The Proof is in the Compost

“How are we going to get in there?”  The Skipper asks, shaking his head.  The raspberries dangle off the tall canes, waving in the breeze at about 7 feet up.  Unless we stick the ladder right in the middle of the patch, we’re going to have to let some go.  Luckily, the ones we can reach easily are the size of my thumb–the biggest I’ve ever seen.

You may remember that back in April/May, I was fussing over my raspberries, kiwis, and some of the roses like a new mother.  All of them had yellowing leaves that didn’t look healthy.  I did some research on the yellowing pattern, and it most fit iron deficiency.  Cures for iron deficiency were confusing, though.  Many sources said that iron was naturally abundant in all soils, and that the problem was that sometimes the plants couldn’t access it easily.  This was particularly true if there wasn’t enough organic matter in the soil.

I was a little surprised at the thought that there wasn’t enough organic matter in my soil as I had added a good layer of compost to the raspberry bed in February.  But I hadn’t added any to the roses or the kiwis, so that was definitely a possibility.  So I added another good layer of compost to all of them and waited.  Late May, nothing had really changed.  In the raspberry bed there was lots of strong, healthy growth (and the volunteer columbines there positively glowed!), but there were still freshly yellowed leaves.  I was still worried.  I bought some iron chelate from the garden shop, and waited for a windless, rainless day.  One never came.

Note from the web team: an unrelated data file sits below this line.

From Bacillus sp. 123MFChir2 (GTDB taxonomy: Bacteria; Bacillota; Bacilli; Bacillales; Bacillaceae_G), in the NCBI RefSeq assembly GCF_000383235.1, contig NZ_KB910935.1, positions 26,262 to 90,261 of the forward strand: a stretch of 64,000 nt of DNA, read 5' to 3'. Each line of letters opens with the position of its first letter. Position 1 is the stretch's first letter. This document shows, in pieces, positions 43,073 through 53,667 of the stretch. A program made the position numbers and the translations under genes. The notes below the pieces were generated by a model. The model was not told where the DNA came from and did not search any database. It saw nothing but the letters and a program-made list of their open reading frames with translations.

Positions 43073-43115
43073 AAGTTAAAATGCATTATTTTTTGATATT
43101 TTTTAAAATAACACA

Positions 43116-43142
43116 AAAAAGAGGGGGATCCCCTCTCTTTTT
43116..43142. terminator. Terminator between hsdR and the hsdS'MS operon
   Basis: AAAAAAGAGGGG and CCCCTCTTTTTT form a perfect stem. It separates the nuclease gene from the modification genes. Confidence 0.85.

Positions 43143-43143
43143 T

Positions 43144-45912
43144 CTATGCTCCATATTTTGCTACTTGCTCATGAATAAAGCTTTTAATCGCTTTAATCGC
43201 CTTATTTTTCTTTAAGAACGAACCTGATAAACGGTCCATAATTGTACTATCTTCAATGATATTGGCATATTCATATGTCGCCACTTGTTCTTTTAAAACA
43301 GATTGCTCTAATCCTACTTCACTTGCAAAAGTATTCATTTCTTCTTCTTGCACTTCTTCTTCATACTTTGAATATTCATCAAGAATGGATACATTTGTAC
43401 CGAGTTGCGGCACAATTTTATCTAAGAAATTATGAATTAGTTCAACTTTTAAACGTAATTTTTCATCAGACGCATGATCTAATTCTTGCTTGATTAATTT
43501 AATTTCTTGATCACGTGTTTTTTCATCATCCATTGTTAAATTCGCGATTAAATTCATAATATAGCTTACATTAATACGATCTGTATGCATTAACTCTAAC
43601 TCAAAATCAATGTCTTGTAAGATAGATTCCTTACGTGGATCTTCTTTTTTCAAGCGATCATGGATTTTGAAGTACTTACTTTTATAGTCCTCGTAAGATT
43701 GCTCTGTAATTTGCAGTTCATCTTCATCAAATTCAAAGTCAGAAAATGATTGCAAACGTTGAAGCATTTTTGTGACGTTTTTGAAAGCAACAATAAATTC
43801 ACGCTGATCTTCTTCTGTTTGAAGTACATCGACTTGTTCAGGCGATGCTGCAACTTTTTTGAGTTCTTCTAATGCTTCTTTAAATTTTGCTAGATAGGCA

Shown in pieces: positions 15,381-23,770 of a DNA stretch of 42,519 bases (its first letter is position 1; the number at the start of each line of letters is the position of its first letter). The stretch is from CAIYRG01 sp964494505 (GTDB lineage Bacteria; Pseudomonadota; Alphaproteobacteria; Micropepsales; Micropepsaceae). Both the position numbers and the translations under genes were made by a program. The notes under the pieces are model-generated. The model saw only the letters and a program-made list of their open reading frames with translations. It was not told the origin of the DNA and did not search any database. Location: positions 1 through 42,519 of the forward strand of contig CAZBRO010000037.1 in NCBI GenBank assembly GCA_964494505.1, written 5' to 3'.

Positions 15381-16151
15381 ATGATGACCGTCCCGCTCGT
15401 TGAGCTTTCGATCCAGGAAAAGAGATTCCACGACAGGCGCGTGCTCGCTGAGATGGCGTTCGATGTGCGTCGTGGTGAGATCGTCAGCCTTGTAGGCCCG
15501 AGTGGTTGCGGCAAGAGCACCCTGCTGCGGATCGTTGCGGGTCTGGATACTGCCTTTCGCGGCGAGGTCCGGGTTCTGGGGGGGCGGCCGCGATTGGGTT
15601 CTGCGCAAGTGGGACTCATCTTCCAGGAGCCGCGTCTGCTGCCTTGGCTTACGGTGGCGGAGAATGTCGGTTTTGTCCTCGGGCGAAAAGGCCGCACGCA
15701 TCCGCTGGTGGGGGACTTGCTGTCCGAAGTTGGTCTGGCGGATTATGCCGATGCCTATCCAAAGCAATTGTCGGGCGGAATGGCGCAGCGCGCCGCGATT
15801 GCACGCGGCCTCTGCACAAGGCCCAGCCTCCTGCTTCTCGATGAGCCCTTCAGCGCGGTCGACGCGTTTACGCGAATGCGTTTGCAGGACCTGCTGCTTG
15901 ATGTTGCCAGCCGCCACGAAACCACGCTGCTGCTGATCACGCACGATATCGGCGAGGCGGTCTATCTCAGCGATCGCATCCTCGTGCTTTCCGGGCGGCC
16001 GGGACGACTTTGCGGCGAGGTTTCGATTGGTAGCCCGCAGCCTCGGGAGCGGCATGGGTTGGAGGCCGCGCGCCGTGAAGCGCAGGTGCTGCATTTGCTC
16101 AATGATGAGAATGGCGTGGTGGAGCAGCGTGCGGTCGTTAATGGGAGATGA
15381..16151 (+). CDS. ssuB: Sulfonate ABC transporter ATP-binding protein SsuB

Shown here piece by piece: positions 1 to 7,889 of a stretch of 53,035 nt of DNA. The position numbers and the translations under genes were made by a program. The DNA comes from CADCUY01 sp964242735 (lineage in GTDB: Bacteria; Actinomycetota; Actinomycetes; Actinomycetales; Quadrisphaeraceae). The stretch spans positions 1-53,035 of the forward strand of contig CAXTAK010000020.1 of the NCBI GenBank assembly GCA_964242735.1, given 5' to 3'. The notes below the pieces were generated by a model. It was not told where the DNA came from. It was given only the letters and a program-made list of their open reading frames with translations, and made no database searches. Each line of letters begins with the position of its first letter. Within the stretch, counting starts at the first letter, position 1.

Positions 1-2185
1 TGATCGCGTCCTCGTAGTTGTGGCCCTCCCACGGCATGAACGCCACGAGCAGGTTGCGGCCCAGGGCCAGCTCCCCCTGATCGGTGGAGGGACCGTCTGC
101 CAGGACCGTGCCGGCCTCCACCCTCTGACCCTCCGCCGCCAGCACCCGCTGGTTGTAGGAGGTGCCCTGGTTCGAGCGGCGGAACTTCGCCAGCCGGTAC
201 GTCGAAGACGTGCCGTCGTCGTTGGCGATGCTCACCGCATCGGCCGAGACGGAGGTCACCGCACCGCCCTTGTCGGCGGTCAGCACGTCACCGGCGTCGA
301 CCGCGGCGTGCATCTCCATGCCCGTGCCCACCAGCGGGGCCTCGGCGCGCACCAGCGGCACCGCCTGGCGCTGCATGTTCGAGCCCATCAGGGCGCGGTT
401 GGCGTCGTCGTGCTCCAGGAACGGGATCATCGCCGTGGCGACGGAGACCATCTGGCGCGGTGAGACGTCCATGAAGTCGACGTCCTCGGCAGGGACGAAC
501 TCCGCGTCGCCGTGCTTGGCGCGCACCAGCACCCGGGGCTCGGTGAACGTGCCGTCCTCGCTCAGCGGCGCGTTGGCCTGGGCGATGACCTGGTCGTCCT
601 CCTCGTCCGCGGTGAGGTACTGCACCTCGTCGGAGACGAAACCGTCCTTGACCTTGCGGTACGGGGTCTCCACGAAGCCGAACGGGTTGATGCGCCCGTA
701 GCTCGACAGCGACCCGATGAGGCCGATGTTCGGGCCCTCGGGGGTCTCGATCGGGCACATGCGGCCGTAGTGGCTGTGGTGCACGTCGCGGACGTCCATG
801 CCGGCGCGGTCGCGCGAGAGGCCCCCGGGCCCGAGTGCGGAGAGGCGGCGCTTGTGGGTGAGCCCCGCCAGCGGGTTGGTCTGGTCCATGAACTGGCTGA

In early June, the Skipper and I went on the local garden tour.  The gardens during the tour are staffed with Master Gardeners, so that you can ask questions.  I asked about my poor yellowing leaves.  The gardeners said confidently, “Oh, that.  Don’t worry, it’s just the cold weather we’ve had.  Once it warms up, all the plants will be fine.  It might be iron deficiency, but if it is, it’s because the cold is keeping the plants from absorbing what they need.”

I was so relieved.  And, the pros were right.  The first wave of our raspberries was tasty, but the berries were small and crumbly, and the canes looked the worse for wear.  But those twice composted summer-bearing canes?  Yowza.  If I ever wondered whether compost was as beneficial as everyone says, I have no doubts now!  I just can’t wait to produce enough so that all of our food looks as good as this!

7+ feet tall raspberry canes
The tips are loaded with fruit--maybe we'll get that ladder out after all
Ready to Eat!
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4 thoughts on “The Proof is in the Compost

  1. So, does everything grow to be massive in the Cowichan Valley, or was it just your mega composting that did it? Holy Smokes!

  2. Thanks ladies! Wish I could share them, but I’m pretty sure the Skipper has them all earmarked for jam… 🙂 Deb, I hope there’s something in the soil and water out here that will make this the norm, but a good look around the garden suggests that human actions (my novice ones, unfortunately!) still make a difference for better or worse. It’s a good year for berries, but not so much for apples, beans, and cucumbers. Here’s hoping more magic compost next year will have this kind of impact!

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